Plenty of great music 

The trailer for the upcoming CBGB movie has just gone up and not surprisingly, people who were there are already complaining.
Roger Friedman’s Showbiz411.com entertainment news site reports that “everyone who ever went there is ducking and hiding,” notably including Linda Ramone, widow of Johnny Ramone. She doesn’t like the casting for Johnny (he’s played by Puerto Rican actor Julian Acosta, who apparently “looks nothing like” the “Irish and pale” Johnny).

Linda’s also miffed about not being consulted by the producers, but most grievously, that there’s no Ramones music on the soundtrack—though she says she approved only one song. True, The Ramones were the paramount CBGB band (trust me, I wrote the first book on The Ramones), but there were plenty others—Blondie, Talking Heads, The Police, Television, to name four who apparently did make the soundtrack cut.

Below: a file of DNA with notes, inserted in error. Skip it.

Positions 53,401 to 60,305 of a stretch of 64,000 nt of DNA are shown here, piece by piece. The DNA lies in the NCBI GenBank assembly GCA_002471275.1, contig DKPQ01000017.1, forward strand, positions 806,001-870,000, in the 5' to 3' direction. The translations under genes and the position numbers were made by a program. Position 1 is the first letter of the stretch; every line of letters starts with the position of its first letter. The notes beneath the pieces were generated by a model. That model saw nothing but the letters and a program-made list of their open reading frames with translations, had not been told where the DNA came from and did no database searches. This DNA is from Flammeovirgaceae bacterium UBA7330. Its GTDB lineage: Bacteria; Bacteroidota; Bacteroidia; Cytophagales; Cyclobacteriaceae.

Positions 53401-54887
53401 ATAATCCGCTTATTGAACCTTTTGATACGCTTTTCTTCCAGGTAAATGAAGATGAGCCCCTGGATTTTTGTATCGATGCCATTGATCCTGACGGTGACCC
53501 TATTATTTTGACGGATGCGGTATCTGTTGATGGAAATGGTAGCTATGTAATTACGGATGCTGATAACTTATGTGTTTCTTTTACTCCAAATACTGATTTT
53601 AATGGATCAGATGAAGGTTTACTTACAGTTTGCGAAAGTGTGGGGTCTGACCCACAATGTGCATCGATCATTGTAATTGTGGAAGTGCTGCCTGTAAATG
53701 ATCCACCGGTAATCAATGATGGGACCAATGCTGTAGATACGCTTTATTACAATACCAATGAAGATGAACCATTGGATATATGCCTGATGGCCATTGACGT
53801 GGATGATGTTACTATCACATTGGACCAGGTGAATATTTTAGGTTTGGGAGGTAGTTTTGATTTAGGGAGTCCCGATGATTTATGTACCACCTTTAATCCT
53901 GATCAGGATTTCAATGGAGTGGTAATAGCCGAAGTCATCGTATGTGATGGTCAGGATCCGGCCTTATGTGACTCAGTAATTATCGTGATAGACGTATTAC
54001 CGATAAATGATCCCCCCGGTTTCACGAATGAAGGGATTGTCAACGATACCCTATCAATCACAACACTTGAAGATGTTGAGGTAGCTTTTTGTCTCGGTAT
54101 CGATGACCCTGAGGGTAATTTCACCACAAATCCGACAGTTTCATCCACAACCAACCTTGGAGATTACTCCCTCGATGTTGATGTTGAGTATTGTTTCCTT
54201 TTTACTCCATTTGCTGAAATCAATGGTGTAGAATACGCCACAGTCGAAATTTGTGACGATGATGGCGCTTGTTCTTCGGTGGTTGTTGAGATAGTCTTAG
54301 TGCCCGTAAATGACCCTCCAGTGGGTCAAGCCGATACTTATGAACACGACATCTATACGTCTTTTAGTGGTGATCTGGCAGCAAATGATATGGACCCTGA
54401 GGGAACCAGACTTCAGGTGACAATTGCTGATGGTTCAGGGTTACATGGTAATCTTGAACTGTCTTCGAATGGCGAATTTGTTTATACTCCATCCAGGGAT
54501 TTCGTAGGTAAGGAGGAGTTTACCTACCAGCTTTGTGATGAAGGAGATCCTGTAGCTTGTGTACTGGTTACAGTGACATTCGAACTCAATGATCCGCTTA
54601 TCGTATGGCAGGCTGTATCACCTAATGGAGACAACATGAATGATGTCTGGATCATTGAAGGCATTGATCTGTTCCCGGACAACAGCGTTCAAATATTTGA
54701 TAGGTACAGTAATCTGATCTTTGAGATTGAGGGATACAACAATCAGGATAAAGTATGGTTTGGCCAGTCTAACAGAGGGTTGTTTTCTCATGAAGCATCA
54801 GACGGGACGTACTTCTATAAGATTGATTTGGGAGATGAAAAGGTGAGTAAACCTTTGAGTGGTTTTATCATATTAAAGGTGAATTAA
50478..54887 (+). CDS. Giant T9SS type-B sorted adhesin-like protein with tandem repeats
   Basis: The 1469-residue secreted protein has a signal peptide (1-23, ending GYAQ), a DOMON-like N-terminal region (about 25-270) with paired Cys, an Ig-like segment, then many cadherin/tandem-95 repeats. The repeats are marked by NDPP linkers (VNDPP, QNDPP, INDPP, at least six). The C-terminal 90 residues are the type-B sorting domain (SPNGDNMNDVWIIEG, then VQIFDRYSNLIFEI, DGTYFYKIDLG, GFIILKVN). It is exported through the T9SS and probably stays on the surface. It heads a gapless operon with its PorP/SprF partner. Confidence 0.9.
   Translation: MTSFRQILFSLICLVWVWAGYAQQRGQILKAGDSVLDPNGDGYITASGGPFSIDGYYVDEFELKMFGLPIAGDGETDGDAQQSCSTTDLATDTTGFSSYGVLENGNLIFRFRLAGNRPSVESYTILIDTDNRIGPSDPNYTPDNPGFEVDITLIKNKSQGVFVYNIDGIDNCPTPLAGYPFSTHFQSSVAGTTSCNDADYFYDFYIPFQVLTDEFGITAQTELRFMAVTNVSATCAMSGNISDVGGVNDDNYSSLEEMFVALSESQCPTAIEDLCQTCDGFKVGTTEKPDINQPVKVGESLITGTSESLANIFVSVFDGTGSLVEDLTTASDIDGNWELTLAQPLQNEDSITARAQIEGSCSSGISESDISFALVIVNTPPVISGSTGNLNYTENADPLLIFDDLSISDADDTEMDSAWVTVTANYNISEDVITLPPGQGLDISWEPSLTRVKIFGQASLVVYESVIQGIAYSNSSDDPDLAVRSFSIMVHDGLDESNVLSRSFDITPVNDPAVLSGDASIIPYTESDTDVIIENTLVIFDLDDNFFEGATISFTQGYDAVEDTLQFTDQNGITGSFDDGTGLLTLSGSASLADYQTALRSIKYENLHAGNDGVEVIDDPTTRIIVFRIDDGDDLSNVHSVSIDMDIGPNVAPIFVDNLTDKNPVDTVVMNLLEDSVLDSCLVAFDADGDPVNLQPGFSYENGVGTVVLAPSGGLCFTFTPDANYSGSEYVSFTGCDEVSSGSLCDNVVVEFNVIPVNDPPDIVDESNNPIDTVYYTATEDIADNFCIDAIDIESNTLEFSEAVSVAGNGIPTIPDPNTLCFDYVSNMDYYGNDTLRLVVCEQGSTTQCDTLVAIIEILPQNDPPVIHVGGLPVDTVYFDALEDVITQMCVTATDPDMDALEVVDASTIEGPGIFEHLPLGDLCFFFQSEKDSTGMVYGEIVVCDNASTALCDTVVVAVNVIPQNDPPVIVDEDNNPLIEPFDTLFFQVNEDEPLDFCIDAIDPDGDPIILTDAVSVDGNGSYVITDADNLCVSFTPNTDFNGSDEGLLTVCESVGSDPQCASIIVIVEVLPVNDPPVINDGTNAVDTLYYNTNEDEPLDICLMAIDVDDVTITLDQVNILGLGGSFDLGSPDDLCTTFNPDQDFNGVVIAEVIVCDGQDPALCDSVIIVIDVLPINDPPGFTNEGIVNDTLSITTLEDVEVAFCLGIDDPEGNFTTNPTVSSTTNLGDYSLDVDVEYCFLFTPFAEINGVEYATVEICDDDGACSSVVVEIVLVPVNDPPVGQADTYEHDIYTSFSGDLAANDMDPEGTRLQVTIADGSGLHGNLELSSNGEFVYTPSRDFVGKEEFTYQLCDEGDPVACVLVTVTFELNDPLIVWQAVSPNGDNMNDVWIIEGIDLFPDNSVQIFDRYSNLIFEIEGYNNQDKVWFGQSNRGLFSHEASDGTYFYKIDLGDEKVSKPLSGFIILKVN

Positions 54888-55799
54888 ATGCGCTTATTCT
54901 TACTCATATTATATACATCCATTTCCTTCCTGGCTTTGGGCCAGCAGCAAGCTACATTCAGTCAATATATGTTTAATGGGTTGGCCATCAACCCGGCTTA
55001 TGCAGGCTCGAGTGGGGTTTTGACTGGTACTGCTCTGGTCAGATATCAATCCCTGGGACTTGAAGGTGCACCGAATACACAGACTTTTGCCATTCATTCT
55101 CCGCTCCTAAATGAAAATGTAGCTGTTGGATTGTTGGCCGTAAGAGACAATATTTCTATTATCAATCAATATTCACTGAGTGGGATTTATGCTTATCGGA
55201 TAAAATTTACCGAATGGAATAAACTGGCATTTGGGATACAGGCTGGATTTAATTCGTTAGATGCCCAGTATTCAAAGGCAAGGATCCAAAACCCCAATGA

CBGB_PosterOn Facebook, yesterday some posters who are likewise in the know were already quarreling with everything from the casting (“What’s with Alan Rickman’s accent?” one wondered of the great English actor’s representation of CBGB owner Hilly Kristal’s laconic, low energy manner) to the production (“The only way this movie could be authentic is if it were filmed in Odorama,” another volunteered, citing the club’s legendary smell of “stale beer, staler sweat and Camel cigarettes with a soupcon of urine”).


But from the trailer, my guess is that the movie will be a hoot, if not a scream. Looks like there will be plenty of great music whoever plays the players, and the set looks exactly as I remember it. Rickman’s so good to begin with that accent notwithstanding, maybe he’ll get the Oscar nod he deserved for the Harry Potter flicks, whose key kid actor Rupert Grint (Ron Weasley), by the way, is also in as the Dead Boys’ Cheetah Chrome.


But really, so long as they focus on music and period detail—plot, dialog and portrayal only get in the way.



Jim Bessman


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